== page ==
The Hobbit – An unexpected disappointment

ImageWell was The Hobbit An Unexpected Journey really going to be as good as any of the Lord of the Rings films? But it is testament to how good those films are that this feels sadly underwhelming.

Because this is visually spectacular stuff. Stunning in fact. And just because we expect no-less than this should not mean that we take it for granted, for this is mostly an entertaining, amazingly well produced epic film. But…………..

It opens extremely well with a prologue set in the dwarf mountain home of Erebor, a location expertly realised for the screen with the type of visionary imagination that movie-making of this type is surely all about.

We first meet the title character, Bilbo Baggins, as his elder self, played wonderfully by Ian Holm reprising the role from the Rings films. The Celtic score and the set of the Hobbit’s home, the Shire, are all welcomingly familiar from those films and it is a joy to see Elijah Wood in a brief scene as Frodo. It feels good to be back here in this wonderful world with these wonderful characters.

But that perhaps is the problem. The best bits about The Hobbit are all the things we have seen in the Rings films. Nothing here is new. Nothing at all. And the great things that are repeated from the Rings trilogy, including jaw dropping battle scenes and otherworldly locations, are not bettered in this film.

The central story is thin too. The three Rings films are from three books. The Hobbit is one book, with three films being drawn from it, and although I haven’t read the book, this opening film feels drawn out.Image

In fact there barely is a story. A small band of dwarves want to take back their home of Erebor (and all the gold in it) that a dragon has taken from them. So with the help of wizard Gandalf and Hobbit Bilbo they begin a journey across Middle Earth to their home. That is it.

It is a far less noble cause than the protagonists in the first Rings film, The Fellowship of the Ring, are pursuing. Yet the main quest of the Hobbit sees the characters in almost exactly the same type of voyage as we have seen in Fellowship. They travel across sweeping plains, along narrow dangerous mountain passes, through a mountain (with a bizarre and misguided musical number by the supposedly fearsome Orcs who look far more plasticky in the Hobbit), all in order to reach a mountain. Sound familiar?

The only interesting story elements are the hints along the way of darker things stirring in Middle Earth, which are clearly the preludes to the much more significant end-of-the-world issues faced in the Rings films.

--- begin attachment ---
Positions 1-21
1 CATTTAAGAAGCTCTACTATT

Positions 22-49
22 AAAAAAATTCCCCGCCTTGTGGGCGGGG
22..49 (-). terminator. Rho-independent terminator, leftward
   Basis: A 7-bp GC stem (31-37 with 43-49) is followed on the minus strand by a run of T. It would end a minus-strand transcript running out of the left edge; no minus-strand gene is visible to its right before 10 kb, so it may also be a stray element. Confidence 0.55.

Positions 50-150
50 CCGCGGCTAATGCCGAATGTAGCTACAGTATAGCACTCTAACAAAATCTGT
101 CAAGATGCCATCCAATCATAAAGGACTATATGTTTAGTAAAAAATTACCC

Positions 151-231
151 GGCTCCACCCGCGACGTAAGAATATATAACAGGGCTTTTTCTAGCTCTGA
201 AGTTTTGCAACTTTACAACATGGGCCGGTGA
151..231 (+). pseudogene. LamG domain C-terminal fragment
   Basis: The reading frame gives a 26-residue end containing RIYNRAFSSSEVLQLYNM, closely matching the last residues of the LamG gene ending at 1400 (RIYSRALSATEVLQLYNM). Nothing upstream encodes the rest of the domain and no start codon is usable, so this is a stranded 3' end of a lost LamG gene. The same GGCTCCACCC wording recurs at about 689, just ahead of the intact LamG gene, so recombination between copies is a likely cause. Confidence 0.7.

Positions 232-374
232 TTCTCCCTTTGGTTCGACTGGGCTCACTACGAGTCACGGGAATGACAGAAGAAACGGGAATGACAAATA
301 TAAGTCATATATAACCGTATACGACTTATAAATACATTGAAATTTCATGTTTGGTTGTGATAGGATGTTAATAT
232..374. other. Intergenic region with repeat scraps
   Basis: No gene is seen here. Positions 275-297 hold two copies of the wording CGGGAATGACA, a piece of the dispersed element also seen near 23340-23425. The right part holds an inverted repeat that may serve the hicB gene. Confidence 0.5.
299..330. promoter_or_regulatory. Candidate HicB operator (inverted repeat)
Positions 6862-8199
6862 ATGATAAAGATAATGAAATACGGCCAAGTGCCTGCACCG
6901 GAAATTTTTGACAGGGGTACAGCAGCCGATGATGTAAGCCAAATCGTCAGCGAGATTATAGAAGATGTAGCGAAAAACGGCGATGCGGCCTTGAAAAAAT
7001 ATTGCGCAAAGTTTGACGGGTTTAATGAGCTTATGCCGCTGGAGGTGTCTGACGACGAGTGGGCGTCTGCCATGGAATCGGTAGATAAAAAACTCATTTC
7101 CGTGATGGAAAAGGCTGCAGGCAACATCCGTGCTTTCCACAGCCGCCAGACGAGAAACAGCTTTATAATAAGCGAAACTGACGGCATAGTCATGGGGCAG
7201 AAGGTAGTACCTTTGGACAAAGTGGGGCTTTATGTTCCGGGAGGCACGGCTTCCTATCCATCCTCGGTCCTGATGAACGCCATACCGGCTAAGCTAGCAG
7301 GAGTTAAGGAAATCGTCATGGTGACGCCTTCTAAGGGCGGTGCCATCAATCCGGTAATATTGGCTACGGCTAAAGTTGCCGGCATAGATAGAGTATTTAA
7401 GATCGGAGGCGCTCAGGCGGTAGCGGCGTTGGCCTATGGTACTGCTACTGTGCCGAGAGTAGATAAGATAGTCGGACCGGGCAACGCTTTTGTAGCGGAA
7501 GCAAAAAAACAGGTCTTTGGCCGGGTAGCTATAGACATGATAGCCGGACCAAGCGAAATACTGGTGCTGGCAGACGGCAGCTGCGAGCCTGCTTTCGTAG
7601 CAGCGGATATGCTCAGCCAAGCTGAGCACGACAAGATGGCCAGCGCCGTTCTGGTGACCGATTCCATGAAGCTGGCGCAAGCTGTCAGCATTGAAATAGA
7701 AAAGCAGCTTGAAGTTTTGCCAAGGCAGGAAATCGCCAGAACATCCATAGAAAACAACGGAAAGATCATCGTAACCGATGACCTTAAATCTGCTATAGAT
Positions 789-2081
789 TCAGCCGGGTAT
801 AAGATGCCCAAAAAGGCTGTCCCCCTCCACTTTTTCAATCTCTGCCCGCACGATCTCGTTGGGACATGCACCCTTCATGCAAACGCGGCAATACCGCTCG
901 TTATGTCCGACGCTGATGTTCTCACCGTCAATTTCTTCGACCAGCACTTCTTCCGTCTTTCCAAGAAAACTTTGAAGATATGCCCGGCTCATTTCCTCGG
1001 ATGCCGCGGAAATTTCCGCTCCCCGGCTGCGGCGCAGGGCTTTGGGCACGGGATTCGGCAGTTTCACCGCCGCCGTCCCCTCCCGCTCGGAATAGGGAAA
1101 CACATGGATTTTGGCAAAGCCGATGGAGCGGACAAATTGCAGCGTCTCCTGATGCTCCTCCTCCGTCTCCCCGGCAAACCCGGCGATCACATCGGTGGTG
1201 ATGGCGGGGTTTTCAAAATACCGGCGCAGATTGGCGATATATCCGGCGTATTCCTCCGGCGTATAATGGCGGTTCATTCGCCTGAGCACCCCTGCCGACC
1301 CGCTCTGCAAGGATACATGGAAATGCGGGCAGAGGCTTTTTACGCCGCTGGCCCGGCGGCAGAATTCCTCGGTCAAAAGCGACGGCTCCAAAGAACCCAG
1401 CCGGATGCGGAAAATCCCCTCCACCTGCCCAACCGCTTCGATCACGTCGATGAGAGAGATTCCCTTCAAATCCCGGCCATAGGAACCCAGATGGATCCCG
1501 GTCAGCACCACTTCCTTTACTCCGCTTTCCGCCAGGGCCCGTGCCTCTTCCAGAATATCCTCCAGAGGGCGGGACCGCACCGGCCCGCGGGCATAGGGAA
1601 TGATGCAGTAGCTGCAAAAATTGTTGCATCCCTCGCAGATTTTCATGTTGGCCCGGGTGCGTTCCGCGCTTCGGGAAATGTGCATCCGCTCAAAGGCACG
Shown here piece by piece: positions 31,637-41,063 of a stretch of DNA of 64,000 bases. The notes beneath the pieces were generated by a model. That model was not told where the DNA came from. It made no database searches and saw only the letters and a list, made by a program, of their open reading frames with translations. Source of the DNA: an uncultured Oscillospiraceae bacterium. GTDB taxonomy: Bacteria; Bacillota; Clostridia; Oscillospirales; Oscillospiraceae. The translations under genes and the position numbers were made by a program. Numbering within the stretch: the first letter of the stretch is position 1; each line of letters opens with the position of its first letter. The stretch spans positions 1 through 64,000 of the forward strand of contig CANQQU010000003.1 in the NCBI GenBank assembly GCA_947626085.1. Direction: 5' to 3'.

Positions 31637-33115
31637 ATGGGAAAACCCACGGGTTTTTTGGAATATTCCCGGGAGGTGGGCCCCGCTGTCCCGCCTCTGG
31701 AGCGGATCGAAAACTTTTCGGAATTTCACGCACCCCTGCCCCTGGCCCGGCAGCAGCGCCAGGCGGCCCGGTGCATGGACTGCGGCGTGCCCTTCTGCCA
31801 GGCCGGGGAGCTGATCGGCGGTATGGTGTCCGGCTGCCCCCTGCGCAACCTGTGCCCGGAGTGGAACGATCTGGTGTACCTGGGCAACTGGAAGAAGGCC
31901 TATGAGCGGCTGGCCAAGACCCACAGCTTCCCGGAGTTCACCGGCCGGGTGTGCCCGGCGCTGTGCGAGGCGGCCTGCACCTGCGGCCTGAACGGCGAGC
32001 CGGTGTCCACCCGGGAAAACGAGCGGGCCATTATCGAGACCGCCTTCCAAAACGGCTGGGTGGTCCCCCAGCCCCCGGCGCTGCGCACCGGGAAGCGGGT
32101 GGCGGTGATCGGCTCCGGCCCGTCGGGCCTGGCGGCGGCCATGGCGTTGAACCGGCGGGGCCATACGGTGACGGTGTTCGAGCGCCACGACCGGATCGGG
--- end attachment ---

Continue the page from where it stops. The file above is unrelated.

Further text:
Unfortunately therefore the main story just doesn’t engage. And this is not helped by pretty poor action sequences.

I know you have to suspend disbelief when watching fantasy movies, but the Troll scene and that scene in the Orc mountain lair just do not convince at all. Both feel childish. And remarkable in the fact that in the former the dwarves are foiled by dull-witted oaths, while in the second they beat an entire army.

This mountain lair scene also feels so done before…. A chase across wooden bridges in a sort of mountain mine….. Indiana Jones and the Temple of Doom? The Goonies? And what’s more it looks like a video game, with no sense of danger or excitement.

Returning characters do nothing they didn’t do in the Rings films, including Gandalf, Saruman (what makes him a great wizard is now even more of a mystery) and the elves of Rivendell, though a scene with Ian McKellen’s Gandalf and Cate Blanchett’s Galadriel (the sole female character in the film and only in it for about five minutes) is the warmest of the movie.

But what about Martin Freeman’s leading role as Bilbo? Although I found it hard at times to accept him as a Hobbit, with his face too worldly for the fresh-faced innocence the rest of that race seem to embody, at other times he was very convincing and moving.

But Bilbo is not really the leading character. In fact it is not really clear why he is there. And after his initial bumbling reluctance at leaving his comfortable home, he seems to deal with the perils the gang face with remarkable acceptance and skill.

And then there is the script. I hate to complain more, but I have to mention this. Because like the characterisation, the script feels like it has been rushed out with nowhere near the care taken over it that the film deserves (or that has been taken in the set productions).

It may be clever to have Director Peter Jackson speaking directly to his audience through Gandalf when the wizard says near the start “All good stories deserve embellishment.” Or to have characters speak chapter headings of Tolkein’s original book. But no matter how gravely “Out of the fire, into the frying pan” is said, it sounds awfully clichéd and lazy.

ImageBut am I being too harsh? I mean as I said, this film looks great (using a pioneering double shooting speed) even if the 3D as per usual seems wasted.

And of course there is Gollum. He is only in one scene, but it and he is magnificent. And while perhaps again, offering us nothing new, in this case it doesn’t matter. Gollum has to be one of the best movie characters ever created. He is scary, funny, sad and utterly fascinating.

So, full of disappointments, but still impressive, and precious, film making!

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